Tuesday, September 29, 2009

Jiving to the Thumpa Thumpa

Some days when when Husbandman is finally out of the house, and E is happily on his way to preschool, I steal away at "my office" (usually a local cafe) and commune with an absurdly strong coffee and my computer. Occasionally, the muses are kind to me and half-way decent writing gets up there on the screen.

Some days, even though I'm still laid up with darn broken leg, I gamely search for employment hoping that the wilds of NJ will start to feel less foreign. This doesn't actually work but I do it anyway.

As I get older, (I'm 46) and tighter and less ambulatory and let's face it, crankier, the one activity that always makes me feel better (I'll save sex for a future blog ) is exercise. I'm now an obsessed member of my local Y and the gym therein.

I was already exercising by the time the leg broke but I had no idea if I could continue any kind of routine while I was healing and officially off my feet. I saw my self getting older faster and fatter and God forbid, crankier, sitting on my ass at home watching way too much HGTV--another inexplicable obsession. Unable to contemplate this future vision of myself, I went to the gym in my wheelchair, in the cast. I presented myself to my Maureen my favorite trainer (who rocks) and I asked, what can I do now?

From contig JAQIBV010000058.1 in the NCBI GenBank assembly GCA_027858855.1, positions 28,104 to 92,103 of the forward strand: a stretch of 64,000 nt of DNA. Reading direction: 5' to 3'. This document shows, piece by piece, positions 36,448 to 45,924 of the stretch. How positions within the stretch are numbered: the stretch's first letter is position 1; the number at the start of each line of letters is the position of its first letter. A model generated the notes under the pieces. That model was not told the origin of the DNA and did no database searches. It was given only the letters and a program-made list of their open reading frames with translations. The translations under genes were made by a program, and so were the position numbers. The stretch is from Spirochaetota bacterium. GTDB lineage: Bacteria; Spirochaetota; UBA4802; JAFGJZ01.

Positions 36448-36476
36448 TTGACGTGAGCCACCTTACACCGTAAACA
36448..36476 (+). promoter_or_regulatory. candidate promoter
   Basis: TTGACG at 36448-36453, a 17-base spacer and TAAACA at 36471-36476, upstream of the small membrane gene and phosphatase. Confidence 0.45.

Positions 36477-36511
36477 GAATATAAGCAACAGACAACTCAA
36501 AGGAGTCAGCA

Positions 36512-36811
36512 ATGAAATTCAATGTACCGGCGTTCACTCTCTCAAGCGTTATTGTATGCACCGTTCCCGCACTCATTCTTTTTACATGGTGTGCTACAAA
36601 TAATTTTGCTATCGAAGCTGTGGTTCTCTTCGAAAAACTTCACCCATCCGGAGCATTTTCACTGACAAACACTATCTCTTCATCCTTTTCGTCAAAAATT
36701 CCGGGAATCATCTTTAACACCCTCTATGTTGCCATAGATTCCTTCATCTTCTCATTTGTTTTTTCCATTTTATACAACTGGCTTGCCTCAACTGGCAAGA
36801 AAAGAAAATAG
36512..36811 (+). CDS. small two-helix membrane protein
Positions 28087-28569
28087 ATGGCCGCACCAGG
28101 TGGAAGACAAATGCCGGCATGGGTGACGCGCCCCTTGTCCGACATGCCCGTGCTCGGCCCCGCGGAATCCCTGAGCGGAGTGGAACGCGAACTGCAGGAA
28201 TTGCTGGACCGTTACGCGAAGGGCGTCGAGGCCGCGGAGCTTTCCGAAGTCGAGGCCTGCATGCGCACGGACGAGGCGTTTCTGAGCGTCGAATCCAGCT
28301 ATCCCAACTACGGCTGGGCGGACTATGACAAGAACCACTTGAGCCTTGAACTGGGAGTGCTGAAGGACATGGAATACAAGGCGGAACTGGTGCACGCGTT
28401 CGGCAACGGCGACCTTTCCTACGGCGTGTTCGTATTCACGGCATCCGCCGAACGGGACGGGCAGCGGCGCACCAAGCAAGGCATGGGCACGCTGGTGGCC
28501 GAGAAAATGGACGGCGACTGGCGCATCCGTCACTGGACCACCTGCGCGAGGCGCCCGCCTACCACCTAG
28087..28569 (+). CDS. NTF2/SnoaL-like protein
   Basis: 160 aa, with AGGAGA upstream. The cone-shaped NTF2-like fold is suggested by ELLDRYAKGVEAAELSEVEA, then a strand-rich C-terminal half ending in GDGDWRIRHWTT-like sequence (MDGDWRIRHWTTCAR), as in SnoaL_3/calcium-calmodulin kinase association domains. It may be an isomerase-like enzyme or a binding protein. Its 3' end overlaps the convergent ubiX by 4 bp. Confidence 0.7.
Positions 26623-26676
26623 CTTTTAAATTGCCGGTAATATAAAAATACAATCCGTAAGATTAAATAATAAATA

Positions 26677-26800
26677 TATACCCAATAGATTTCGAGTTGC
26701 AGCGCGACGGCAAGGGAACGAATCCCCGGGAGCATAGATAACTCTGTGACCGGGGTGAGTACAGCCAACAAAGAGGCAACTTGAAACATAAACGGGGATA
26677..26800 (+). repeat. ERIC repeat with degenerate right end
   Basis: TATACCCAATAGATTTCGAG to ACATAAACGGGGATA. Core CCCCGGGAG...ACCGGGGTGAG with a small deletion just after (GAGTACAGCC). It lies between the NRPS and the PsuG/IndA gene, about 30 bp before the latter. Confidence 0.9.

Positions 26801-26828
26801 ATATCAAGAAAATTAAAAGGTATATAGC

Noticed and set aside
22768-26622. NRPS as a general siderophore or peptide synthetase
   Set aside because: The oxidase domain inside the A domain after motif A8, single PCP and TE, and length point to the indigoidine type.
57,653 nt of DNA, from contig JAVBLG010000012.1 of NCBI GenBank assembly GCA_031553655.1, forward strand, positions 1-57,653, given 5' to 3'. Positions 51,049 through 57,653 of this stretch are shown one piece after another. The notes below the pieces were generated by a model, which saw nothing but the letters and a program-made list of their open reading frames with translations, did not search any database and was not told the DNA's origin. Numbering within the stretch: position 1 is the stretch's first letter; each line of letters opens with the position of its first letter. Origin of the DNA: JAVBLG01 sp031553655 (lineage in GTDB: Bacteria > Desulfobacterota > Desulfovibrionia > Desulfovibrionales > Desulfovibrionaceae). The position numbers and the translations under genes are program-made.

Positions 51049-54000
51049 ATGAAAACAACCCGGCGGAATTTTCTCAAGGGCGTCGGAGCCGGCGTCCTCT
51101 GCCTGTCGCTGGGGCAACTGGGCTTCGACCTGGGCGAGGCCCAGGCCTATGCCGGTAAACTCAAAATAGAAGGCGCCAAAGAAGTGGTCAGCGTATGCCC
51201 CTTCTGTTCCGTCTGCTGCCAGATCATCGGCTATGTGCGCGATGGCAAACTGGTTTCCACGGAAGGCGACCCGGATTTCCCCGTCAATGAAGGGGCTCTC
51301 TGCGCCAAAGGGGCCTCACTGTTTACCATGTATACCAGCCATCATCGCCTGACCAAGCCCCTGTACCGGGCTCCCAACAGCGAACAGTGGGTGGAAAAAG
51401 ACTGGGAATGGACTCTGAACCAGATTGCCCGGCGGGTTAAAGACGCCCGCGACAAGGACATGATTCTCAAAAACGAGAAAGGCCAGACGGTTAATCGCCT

Maureen brought me to the "weight room" a space filled with muscle-bound bipeds who grunted often and sweated even more.The room was cold and vibrated with 'athumpa thumpa' music. She moved lots of equipment out of the way, anchored the wheelchair on the shiny floor. She put weights with long cables into my hands and said, "Pull this."

I pulled. And I pull again. Soon I was pulling cables from every direction, working up a sweat in my unassuming wheelchair, trying to shoulder press large heavy objects that would kill you if they dropped on your head, and realized afterward that I was feeling a whole lot better because I didn't have time to think about anything else. I was jiving to the thumpa thumpa. Every time I came across an exercise I couldn't do, Maureeen and I and other trainers found ways to do the exercise in a universally user-friendly way. Here's a quick pet peeve: I get really sick of the word 'adapt' or 'adaptive' when referencing pwd's. When will equipment and non-crippy people for that matter, adapt to us?

Who knew that cables and weights could offer hours and hours entertainment and education? Well, I did. But there's a huge difference between thinking about something crankily, and actually doing it. In the evening I tell the soft bellied husbandman that "I had a really good work out today." He looks up from his Time Out magazine and nods vaguely in my direction. He has no idea that when my skinny left leg is finally set free I'm taking it and the rest of this body back to the gym. This time we're hitting the pool.

In Between